Campbell profit up on Godiva sale

May 19, 2008 9:18:00 AM PDT
Declining soup sales and higher prices for ingredients contributed to a difficult quarter for the Campbell Soup Co., even though a gain on the sale of its Godiva Chocolatier brand sweetened its bottom line. Its shares fell more than 5 percent in midday trading.

The Camden-based food company earned $532 million, or $1.40 per share, in the three months ended April 27. That was up from $217 million, or 55 cents a share, a year ago.

But the latest results include the $850 million sale of Godiva to Yildiz Holding AS. After taxes, Campbell had a $467 million gain on the sale.

Excluding one-time items - including receipts from the March 18 Godiva sale, which was partially offset by the cost of previously announced restructuring - Campbell said its earnings were $165 million, or 43 cents per share, down 7.8 percent from an adjusted $179 million, or 45 cents per share, a year ago.

The latest results are one penny per share short of the 44 cents per share consensus expectation of analysts surveyed by Thomson Financial.

The company reiterated its expectations of profit growth of 5 to 7 percent for the fiscal year. Company officials said on a conference call that it will take a strong fourth-quarter to meet that target.

Revenue rose to $1.88 billion from $1.75 billion a year ago.

Its shares fell $1.89, or 5.3 percent, to $34.06 in midday trading.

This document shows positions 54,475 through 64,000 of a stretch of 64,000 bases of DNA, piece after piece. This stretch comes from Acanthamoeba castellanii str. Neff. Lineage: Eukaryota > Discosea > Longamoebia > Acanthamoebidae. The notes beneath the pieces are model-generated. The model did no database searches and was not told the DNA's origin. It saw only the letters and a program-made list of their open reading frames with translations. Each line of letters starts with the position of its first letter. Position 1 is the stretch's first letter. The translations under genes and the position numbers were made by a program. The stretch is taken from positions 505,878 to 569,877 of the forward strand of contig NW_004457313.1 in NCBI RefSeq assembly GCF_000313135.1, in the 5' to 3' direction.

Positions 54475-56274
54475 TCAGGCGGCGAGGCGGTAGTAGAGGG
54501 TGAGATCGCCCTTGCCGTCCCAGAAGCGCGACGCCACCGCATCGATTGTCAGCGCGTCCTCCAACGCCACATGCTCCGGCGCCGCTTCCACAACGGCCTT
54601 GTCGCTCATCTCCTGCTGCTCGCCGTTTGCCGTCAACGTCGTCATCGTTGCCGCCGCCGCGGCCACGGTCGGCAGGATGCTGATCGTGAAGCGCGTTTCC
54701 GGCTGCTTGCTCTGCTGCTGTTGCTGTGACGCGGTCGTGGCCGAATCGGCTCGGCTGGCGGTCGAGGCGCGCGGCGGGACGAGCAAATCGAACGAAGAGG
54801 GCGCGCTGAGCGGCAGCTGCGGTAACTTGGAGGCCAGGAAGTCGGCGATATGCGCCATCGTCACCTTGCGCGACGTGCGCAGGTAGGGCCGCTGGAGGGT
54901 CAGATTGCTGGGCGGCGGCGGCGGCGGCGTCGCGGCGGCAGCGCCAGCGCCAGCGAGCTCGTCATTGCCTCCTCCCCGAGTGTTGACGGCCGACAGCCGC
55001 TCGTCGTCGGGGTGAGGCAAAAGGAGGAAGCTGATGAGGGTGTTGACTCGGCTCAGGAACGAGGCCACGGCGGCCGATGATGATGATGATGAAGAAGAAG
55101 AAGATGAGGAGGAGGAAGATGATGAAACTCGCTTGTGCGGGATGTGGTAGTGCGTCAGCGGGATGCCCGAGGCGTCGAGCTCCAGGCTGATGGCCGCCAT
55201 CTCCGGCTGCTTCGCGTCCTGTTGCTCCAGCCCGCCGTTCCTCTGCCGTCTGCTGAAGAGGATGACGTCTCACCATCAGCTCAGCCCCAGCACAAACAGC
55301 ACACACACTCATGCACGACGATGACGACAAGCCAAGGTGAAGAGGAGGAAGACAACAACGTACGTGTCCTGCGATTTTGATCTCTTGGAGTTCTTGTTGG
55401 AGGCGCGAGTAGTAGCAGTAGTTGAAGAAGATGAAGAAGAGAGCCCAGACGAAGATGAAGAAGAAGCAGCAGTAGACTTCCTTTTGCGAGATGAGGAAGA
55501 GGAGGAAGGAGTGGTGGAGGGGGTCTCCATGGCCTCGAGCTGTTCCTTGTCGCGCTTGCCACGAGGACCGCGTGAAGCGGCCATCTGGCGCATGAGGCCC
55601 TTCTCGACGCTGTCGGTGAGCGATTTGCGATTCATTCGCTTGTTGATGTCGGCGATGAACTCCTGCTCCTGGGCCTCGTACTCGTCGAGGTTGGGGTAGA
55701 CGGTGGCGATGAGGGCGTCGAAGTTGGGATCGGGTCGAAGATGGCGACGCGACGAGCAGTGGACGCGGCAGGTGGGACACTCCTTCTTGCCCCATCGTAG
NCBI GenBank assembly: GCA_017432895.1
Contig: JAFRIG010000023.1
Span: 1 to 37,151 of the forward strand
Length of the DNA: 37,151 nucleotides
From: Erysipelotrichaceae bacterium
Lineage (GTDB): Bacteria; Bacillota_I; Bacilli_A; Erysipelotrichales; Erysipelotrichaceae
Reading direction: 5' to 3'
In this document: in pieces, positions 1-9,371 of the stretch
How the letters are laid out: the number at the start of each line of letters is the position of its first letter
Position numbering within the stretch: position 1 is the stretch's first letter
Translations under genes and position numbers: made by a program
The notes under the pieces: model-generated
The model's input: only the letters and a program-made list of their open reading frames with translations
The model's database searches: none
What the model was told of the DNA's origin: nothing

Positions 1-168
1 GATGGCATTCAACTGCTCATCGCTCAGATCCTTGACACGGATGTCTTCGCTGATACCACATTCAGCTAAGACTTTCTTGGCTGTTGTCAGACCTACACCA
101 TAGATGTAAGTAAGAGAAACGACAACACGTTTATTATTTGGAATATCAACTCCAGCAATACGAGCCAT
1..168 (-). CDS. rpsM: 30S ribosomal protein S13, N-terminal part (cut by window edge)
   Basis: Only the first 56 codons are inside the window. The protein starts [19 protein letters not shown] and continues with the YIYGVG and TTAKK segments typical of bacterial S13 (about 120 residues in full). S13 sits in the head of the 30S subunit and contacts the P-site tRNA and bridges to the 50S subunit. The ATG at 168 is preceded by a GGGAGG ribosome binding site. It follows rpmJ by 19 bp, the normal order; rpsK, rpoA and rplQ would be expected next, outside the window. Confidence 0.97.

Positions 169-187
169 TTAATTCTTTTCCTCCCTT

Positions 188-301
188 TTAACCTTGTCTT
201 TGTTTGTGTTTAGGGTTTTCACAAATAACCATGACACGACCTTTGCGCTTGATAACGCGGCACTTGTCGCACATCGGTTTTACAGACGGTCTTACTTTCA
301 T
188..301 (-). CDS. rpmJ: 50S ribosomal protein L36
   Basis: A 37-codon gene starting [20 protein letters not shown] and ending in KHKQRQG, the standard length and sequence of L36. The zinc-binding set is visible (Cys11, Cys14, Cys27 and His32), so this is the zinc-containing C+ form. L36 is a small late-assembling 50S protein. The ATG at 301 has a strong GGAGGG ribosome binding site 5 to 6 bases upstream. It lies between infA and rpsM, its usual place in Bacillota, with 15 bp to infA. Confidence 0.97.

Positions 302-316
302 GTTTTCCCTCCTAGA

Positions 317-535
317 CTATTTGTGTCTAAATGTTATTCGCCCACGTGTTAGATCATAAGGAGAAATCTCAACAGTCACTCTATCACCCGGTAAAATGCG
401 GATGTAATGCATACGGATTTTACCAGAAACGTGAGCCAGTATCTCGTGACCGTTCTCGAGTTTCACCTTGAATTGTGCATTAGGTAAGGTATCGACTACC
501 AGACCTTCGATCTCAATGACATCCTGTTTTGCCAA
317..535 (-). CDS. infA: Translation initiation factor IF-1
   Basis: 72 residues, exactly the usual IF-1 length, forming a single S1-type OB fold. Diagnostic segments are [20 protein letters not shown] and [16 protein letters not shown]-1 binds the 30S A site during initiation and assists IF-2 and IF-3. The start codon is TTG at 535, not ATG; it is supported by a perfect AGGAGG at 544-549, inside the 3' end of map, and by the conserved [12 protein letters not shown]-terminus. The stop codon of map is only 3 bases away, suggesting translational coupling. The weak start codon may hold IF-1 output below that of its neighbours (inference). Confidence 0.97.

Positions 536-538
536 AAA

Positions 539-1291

On a conference call with analysts Monday, President and CEO Douglas Conant was contrite and tried to assure investors that soup sales would rebound.

Soup sales were down 3 percent compared with an unusually strong third quarter in 2007. Condensed soup sales were flat, while ready-to-serve products slipped 9 percent.

"We clearly have to step up our game in condensed soup," said Conant, who came to Campbell more than seven years ago and is credited with turning around long-eroding sales of the company's iconic condensed soups.

Conant said that higher prices hurt sales. While some sales slippage was expected, he said, the company miscalculated how much it would be.

He cited the ready-to-serve Chunky line. A year ago, he said, shoppers could get 4 cans for $5 on sale. Now, he said, it's 4 cans for $6.

He also said Campbells' competitors had "out-innovated" the company in ready-to-serve soups this year. But, Conant repeated that he is "bullish" on the company's soup prospects, largely because of a growing line of lower-sodium soups.

Like other food companies, Campbell's said its profit margin is being pinched by higher costs of ingredients.

For instance, the company said sales were up by more than 10 percent in all three divisions of its Pepperidge Farm brand: cookies and crackers, bakery, and frozen. But earnings for Pepperidge Farm were flat. The company blamed commodity prices.

"This fiscal year has turned out to be one of the most inflationary and volatile that I have experienced in my career in the industry," said Robert A. Schiffner, the company's chief financial officer.

Schiffner said he does not expect the company's profit margin to return to last year's levels in fiscal 2009.

For the first nine months of the fiscal year, Campbell's brought earned $1.08 billion, or $2.79 per share, up from $793 million, or $1.99 per share. Revenue rose to $6.28 billion from $5.87 billion a year ago.

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